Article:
Pending home sales fell in October to the lowest level in nearly a year.  The Pending Home Sales Index (PHSI) released this morning by the National Association of Realtors® (NAR) slipped 0.6 percent to 102.1 in October from a revised estimate of 102.7 in September.  It was down 1.6 percent from the October 2012 of 103.8.   October was the fifth consecutive monthly decline for the index and its lowest level since December 2012.

NAR's PHSI is a forward looking measure of contracts signed for home purchases. The contracts are expected to become closed sales, usually within two months of contract signing.

Conditions were mixed across the country and Lawrence Yun, NAR's Chief Economist, said activity was not as weak as had been expected.  In a survey, 17 percent of Realtors reported delays in October, mostly from waiting for IRS income verification for mortgage approvals during the government shutdown.  "We could rebound a bit from this level," he said, "but still face the headwinds of limited inventory and falling affordability conditions. Job creation and a slight dialing down from current stringent mortgage underwriting standards going into 2014 can help offset the headwind factors."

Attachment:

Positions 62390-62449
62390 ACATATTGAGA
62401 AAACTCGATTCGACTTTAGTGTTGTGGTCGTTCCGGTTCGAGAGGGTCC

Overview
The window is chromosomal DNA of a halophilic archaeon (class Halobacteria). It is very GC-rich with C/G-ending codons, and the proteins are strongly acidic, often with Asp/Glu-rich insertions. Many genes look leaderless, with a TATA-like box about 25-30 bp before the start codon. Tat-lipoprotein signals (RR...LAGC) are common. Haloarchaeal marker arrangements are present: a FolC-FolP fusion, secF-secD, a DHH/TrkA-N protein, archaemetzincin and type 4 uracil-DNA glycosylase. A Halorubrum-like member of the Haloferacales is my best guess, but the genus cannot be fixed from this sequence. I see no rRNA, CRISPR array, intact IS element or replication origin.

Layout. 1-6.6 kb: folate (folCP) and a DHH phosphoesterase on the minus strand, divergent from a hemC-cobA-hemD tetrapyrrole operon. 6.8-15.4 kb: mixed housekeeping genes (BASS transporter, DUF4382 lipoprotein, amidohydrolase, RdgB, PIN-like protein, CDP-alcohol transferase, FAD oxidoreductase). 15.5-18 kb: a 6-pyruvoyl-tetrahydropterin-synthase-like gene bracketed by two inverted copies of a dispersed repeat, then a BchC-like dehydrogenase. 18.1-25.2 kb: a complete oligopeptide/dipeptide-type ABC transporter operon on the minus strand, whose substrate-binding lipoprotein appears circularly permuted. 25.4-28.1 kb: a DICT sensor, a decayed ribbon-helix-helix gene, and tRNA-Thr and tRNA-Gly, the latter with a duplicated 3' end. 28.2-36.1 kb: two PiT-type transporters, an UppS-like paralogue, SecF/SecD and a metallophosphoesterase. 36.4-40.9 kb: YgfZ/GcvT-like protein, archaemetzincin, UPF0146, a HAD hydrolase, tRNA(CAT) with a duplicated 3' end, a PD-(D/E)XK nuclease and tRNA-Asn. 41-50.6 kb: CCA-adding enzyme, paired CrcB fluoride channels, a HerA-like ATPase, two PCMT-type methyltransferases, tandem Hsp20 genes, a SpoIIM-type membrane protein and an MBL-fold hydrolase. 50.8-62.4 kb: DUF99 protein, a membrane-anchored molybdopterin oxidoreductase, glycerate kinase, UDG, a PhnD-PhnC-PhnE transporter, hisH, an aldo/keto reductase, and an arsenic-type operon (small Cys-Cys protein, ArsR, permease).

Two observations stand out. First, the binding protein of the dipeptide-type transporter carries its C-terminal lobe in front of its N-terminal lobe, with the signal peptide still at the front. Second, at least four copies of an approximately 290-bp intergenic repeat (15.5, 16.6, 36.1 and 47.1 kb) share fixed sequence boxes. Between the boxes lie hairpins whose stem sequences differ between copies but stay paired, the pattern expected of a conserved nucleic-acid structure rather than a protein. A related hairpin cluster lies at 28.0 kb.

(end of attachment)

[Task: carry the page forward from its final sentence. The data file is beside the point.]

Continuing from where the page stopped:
Modest gains in the Northeast where the PHSI was 85.8, up 2.8 percent in October and 8.1 percent from a year ago and in the Midwest where the index rose 1.2 month-over-month and 3.2 percent on an annual basis to 104.1 were offset by declines in the South and West. Pending home sales in the South slipped 0.8 percent to an index of 114.5 in October, and were 1.5 percent below a year ago. The index in the West fell 4.1 percent in October to 93.3, and were 12.1 percent lower than October 2012.  Yun notes there was a greater impact in the high-cost regions of the West, where tight inventory also is holding back contract offers.

NAR is forecasting an increase of 10 percent in home sales in 2013 compared to 2012, totaling just about 5.1 million units but then little change as sales flatten going into 2014.  There will be continued growth in home prices because of limited inventories.  The national median existing-home price for 2013 is projected to be 11 percent above last year, and then cool to a 5.0 to 5.5 percent increase in 2014.

Yun however expressed concerns as the country heads into 2014. "New mortgage rules in January could delay the approval process, and another government shutdown would harm both housing and the economy," he said.